Star Trek: Armada
|Developer:||Mad Doc Software|
|Genres:||Strategy / Real-Time Strategy|
|Release Date:||March 22, 2000|
|Game Modes:||Singleplayer / Multiplayer|
Star Trek: Armada is on one hand the most action-packed Trek game developed, but at its warp-core, a very generic real-time strategy game. Its saving grace is that it manages to shoehorn an amazingly diverse amount of Trek concepts into this narrow genre. Instead of gold or ore, you mine dilithium from small blue planetoids. Instead of mountains, there are impassible nebulae to confine your movements on the map. There are starship rushes instead of tank or Zerg rushes.
Armada scores points by offering a wide range of units, special race-unique powers and technologies, a diverse campaign, and endless replay via multiplayer and Instant Action mode. It also succumbs to the genre’s most common failings the computer AI is bad, the pathfinding is awful, and the mission flavor is pure vanilla.
There are four races that come with five missions each, making for a twenty-mission campaign. The Federation campaign is interesting, but only really serves as an introduction. The campaign structure then drags through the chronically uninspired Klingon and Romulan missions. But the Borg finale is just short of brilliant, and if you win, culminates in the assimilation of Earth itself.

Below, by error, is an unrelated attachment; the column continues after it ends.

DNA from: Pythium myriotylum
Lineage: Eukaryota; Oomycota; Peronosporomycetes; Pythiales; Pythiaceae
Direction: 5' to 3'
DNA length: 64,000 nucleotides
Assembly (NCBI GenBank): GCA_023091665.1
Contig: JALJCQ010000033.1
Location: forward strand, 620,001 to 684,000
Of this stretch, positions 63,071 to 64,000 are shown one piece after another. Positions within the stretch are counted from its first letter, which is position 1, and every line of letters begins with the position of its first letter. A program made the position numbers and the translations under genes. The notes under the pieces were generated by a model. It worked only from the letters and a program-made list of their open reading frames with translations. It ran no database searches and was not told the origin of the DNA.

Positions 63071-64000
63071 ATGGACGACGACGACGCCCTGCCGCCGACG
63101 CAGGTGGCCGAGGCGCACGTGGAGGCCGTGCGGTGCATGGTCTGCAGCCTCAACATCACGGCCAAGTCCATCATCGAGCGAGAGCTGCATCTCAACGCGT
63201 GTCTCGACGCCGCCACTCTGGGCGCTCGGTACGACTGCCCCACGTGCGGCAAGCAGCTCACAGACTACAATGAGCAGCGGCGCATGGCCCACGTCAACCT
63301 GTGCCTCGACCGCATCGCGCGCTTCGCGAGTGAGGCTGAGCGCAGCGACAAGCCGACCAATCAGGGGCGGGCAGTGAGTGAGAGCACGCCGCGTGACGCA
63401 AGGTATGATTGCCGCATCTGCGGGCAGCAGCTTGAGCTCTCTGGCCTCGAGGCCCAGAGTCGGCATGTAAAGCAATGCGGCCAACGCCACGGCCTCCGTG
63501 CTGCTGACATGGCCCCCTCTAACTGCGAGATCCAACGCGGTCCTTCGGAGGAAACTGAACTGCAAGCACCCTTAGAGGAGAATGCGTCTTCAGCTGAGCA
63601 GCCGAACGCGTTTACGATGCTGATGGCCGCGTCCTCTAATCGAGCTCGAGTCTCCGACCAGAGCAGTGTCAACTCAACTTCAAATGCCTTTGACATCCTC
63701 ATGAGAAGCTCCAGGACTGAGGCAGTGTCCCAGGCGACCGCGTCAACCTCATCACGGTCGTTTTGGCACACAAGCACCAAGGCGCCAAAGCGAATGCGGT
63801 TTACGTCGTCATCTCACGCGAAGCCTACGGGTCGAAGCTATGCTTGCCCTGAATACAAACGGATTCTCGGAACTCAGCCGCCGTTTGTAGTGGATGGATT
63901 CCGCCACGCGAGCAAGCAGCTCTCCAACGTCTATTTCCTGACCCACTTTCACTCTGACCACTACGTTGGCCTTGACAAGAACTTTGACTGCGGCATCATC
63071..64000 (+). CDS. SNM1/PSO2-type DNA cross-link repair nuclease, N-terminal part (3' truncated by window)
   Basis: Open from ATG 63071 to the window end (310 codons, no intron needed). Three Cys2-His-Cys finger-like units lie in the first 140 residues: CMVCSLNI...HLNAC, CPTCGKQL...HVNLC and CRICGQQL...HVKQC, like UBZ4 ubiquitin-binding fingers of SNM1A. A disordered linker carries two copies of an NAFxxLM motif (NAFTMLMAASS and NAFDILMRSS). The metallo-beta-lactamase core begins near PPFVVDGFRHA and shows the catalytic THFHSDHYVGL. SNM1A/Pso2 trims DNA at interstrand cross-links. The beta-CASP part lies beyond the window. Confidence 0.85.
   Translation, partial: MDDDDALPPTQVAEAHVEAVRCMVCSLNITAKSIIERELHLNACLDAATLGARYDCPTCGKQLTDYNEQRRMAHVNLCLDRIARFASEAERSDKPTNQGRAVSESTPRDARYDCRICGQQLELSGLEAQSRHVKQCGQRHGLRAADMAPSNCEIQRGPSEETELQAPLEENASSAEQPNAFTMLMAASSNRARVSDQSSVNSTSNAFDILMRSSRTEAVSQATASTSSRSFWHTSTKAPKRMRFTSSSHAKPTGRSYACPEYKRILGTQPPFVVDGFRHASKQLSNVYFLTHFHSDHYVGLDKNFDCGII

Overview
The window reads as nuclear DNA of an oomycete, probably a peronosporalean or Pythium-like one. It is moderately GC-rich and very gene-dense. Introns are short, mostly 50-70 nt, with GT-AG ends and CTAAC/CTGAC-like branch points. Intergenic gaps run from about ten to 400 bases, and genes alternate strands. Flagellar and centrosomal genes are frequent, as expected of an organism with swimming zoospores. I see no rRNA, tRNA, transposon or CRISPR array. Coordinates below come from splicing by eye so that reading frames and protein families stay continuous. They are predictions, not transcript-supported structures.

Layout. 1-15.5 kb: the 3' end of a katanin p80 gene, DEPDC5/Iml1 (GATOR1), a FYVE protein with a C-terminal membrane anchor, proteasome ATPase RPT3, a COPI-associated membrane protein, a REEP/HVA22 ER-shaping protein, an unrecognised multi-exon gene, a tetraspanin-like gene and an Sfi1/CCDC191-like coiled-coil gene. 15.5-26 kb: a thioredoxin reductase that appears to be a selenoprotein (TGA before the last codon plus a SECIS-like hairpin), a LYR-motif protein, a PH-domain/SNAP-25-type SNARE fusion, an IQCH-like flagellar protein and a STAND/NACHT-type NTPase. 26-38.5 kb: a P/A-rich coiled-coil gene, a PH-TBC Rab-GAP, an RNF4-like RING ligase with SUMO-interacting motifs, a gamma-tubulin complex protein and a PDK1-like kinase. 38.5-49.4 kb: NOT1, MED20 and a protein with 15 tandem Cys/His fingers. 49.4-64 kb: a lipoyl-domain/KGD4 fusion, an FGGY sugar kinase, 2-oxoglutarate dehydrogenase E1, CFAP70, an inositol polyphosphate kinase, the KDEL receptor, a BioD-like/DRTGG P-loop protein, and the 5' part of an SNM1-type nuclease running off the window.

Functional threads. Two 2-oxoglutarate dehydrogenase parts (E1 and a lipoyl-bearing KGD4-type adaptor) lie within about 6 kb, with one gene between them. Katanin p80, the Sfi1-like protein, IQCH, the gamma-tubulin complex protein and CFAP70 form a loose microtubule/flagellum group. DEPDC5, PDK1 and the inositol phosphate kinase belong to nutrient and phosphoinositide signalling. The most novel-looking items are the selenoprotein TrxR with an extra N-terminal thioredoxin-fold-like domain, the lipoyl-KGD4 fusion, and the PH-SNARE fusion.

The developers are obviously Trek fans, and the storyline throughout the entire game contains the entire gamut of Star Trek motifs. Expect time travel to figure; once again the house of Duras teams with Sela of the Romulans to topple the Klingon High Council; the sword of Kahless is a factor; and the Borg are led by a snooty figurehead. And the developer managed to throw in everything from the Dominion to Species #9431 into the mix, and they made a lot of obscure Trek technologies available for gameplay.
The sound and music are ripped straight from the various series, with genuine voice acting from the real Star Trek crew. There’s great voice acting from Patrick Stewart, Michael Dorn (Worf), and whoever plays Sela. The graphics are first-rate, and the cinematic view option looks like something you’d see on the big screen. Ultimately, Armada isn’t anything you haven’t already seen before as a real-time strategy game, but it’s bundled with so many flashing lights and cool starships that you don’t really care and end up enjoying it regardless.
System Requirements: Pentium II 233 MHz, 32 MB RAM, Win95